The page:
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Russell Parsons was given a special behind-the-scenes tour by Network Rail at Liverpool Lime Street station and by train operator Northern at the Edge Hill depot to see how the modern-day railway works.

Mr Parsons started his career at St Helens Shaw Street station in the booking office on 16 May 1949.

Other than a short spell with the Royal Army Pay Corps between 1950 – 1952, Russell enjoyed 39 years working in the rail industry all over the country.

Recounting his memories of Lime Street itself, the 86-year-old told how he began working as a relief clerk in the operating department in May 1954.

Better known back then as the ‘Time Office’, it now forms part of the North Western Wetherspoons pub.

It was at Lime Street he took his rules and regulations exam to later become station master at several stations across the North West.

Russell Parsons, said: “I’d like to say a big thank you to Network Rail and Northern for making my day so special. When I originally got in touch about my railway anniversary I thought it would just be a quick trip to St Helens and that was it.

“You went above and beyond to make the day really special. Thank you.”

Russell began his celebrations at Lime Street, where he spoke passionately about his railway career and was fascinated to hear about some of the major changes made to the station in recent years.

Lime Street's two-year £140m transformation, between 2016 and 2018 as part of the Great North Rail Project, saw upgrades to track, platforms and signalling to boost capacity within the historic grade-II listed station.

Mr Parsons later travelled to Edge Hill depot where he was given a tour of one of Northern’s brand-new trains.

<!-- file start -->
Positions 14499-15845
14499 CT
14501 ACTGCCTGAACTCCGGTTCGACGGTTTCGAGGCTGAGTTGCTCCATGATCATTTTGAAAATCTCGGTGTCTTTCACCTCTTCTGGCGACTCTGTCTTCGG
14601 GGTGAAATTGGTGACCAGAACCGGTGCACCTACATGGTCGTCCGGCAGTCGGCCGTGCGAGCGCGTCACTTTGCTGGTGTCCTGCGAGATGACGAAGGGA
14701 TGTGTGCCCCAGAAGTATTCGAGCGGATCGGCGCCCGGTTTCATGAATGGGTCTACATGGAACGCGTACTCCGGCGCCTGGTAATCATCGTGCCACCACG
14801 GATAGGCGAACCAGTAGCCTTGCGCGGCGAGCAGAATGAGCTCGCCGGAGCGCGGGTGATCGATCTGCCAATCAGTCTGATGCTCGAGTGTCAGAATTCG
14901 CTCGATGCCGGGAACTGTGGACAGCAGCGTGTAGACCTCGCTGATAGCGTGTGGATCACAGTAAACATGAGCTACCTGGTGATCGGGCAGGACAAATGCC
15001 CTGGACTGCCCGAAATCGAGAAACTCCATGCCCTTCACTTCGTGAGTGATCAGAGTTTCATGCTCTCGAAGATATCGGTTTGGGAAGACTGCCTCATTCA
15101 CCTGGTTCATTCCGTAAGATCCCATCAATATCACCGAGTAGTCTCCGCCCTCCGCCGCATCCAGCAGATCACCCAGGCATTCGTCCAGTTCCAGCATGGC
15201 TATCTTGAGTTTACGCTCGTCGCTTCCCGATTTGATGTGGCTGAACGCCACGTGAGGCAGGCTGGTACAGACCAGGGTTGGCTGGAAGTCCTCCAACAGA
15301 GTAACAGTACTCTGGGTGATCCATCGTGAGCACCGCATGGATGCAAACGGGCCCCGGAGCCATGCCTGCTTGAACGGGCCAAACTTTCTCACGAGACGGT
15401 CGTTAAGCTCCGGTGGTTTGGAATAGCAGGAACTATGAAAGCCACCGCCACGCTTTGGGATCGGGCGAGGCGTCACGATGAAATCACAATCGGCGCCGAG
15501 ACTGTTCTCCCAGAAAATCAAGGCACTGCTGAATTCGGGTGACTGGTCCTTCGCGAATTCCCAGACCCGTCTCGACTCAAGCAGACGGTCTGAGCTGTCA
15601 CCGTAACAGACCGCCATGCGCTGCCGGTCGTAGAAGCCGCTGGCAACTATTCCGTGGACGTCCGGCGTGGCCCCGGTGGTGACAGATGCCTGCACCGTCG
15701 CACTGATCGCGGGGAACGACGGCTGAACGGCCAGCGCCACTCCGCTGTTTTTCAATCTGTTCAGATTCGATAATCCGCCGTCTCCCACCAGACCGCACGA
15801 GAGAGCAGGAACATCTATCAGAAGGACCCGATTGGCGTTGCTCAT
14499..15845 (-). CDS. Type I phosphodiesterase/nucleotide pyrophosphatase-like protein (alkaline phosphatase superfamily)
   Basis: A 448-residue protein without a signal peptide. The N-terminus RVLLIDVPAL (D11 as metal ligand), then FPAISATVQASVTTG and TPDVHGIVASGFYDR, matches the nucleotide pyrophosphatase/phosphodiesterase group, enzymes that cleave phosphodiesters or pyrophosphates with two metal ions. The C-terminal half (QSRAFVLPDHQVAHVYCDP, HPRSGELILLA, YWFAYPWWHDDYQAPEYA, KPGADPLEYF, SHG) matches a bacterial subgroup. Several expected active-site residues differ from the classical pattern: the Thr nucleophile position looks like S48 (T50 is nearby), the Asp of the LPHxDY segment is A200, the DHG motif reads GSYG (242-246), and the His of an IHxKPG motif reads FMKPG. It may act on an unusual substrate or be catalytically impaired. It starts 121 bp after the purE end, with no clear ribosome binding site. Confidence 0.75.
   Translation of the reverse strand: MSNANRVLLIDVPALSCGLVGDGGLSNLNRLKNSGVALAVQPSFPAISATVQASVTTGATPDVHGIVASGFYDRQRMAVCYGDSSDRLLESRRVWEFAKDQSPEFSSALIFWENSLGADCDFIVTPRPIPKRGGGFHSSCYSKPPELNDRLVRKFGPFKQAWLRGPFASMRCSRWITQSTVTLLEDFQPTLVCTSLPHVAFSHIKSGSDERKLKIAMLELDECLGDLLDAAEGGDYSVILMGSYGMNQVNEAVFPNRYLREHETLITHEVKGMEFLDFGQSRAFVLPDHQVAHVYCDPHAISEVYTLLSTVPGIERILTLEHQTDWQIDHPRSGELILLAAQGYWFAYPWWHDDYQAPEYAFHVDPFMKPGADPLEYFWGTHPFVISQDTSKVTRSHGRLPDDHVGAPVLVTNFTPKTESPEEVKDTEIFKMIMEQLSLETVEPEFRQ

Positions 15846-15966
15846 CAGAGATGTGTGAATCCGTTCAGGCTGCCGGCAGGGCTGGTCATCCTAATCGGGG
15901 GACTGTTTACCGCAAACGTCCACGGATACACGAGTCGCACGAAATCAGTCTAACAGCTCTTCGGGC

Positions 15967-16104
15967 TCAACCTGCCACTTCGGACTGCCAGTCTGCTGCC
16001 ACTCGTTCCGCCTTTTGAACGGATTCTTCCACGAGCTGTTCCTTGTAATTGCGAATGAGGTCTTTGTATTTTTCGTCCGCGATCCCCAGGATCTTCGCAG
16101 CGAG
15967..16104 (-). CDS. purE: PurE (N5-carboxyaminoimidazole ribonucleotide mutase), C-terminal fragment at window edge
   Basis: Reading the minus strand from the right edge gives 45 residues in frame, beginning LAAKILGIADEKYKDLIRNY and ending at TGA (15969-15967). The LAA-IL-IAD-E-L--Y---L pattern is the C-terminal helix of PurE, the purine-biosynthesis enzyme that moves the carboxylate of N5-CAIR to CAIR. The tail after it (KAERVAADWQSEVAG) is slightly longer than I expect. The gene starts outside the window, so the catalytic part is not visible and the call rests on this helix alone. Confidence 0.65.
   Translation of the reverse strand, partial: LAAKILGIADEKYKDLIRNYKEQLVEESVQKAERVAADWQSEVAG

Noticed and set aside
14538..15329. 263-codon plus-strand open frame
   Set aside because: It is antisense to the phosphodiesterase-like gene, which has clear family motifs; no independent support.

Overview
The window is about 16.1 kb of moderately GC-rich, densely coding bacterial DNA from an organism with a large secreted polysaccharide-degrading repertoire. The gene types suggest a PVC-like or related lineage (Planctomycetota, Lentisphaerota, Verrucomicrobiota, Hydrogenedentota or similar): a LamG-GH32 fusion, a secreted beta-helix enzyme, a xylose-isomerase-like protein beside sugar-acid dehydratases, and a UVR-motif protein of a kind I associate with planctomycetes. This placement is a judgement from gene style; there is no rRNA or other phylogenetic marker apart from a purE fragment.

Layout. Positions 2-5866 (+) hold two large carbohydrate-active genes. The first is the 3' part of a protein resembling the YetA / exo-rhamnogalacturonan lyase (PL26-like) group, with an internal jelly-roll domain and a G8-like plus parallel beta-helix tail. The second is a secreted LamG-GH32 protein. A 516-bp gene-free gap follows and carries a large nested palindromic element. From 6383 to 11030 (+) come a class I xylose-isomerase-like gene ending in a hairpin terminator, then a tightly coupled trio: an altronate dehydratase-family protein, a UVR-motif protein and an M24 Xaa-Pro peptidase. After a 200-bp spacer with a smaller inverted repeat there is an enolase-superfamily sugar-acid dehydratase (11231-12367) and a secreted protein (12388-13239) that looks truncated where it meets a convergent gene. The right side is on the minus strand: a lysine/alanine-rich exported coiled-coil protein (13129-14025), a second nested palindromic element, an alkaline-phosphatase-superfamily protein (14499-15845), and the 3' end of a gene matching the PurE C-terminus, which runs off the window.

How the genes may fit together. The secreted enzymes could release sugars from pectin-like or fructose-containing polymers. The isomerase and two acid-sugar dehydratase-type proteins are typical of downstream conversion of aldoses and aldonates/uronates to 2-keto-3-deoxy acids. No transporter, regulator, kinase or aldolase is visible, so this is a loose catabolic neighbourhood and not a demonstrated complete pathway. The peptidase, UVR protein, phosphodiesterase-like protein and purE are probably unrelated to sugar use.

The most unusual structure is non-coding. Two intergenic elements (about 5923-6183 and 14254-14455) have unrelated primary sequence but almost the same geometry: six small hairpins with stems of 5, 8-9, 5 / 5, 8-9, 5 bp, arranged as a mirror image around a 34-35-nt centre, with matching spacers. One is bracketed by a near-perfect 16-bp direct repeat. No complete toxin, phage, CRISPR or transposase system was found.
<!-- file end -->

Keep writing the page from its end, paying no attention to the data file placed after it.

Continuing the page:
He also enjoyed a short journey on the Class 195, which will enter service in the summer, as it was moved around the depot.

Mr Parsons then boarded a newly refurbished Northern train heading for his last stop of the day – St Helens Central.

In the town where his long railway career began, Mr Parsons ended celebrating his milestone anniversary by speaking to booking office staff and was shown how the job has transformed in the past 70 years.

To read more about Liverpool Lime Street's £140m upgrade visit:

Note to editors

Having taken some of his regulations exams at Lime Street in the 1950s Russell’s career included:

  • Station master across the North West
  • Assistant signalman inspector in Manchester and Wigan
  • Parcel inspector in Manchester
  • Head office inspector for rules and signalling for all of Scotland
  • Chief inspector for Stoke division and later Birmingham division
  • His final role was a signalling office job in Crewe, before he took early retirement in 1988
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